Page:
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Student Name Instructor Name Course Name 30 October 2011 Online and Responsible Technology often carries a measure of responsibility when it is used. Manufacturers, service providers, and end users all share a portion of this responsibility. The extent of the responsibility borne by each of these parties is debatable, as MySpace learned a few years ago when the company came under fire for a lack of diligence around profiles and sexual predators.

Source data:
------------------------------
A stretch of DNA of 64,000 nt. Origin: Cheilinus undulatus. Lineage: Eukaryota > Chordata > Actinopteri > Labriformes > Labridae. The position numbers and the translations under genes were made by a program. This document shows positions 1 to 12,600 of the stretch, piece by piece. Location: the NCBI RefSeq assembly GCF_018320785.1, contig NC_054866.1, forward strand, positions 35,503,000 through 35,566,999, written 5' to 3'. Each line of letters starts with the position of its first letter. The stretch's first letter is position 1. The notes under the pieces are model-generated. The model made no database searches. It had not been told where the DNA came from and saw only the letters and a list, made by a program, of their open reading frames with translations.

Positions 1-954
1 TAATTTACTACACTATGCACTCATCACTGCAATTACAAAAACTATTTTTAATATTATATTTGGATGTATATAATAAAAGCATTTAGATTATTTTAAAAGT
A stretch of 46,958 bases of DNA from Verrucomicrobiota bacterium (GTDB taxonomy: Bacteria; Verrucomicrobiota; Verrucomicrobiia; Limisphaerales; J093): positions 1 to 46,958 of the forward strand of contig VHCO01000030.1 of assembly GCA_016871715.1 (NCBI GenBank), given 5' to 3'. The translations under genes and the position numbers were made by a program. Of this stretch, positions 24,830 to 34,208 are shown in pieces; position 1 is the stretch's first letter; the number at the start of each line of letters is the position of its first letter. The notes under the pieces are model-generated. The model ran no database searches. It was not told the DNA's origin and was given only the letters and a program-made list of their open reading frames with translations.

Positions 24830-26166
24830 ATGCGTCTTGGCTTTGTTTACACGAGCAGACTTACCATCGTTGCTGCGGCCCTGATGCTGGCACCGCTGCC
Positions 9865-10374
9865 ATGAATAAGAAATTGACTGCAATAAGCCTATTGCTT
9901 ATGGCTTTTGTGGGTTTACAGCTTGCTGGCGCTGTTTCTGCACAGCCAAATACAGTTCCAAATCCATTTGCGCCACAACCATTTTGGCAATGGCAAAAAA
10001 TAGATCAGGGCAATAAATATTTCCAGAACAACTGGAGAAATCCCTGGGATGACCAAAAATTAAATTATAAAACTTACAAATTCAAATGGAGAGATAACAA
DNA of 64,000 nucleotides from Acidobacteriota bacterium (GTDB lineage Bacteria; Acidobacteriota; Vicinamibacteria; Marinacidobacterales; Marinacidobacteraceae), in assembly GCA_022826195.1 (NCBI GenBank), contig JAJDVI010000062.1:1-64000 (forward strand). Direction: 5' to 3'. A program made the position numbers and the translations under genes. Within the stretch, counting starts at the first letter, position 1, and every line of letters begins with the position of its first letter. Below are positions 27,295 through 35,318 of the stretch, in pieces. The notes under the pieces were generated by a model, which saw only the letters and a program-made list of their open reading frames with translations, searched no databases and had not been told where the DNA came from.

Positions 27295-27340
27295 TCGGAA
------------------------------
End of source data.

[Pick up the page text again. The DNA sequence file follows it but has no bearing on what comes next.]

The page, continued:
Sullivan discusses the fallout of the seemingly innocuous experiment run by Wired News reporter Kevin Poulsen, in which Poulsen matched registered sex offenders against MySpace profiles and discovered hundreds of matches (116). MySpace’s response was to hire a third party vendor to compare member profiles to registered sex offender rolls and “root out sex criminals from the site” (117). Debate arose, however, regarding the amount of time associated with the action that MySpace took. MySpace identified 7,000 profiles of members who were potentially on the registered sex offender rolls, but this action took several months. MySpace promptly deleted the profiles, but did not notify authorities at the same time (117). Sullivan states that “the presence of 7,000 registered offenders on the site—and the time span required to remove them, raises inevitable questions about MySpace’s ability to keep its neighborhood safe” (119). Conversely, Texas A & M student Kevin Alexander wrote “MySpace Not Responsible for Predators”, an article discussing the experience of a 14-year old girl who met and was allegedly raped by a 19-year old man she befriended on MySpace (119). ...
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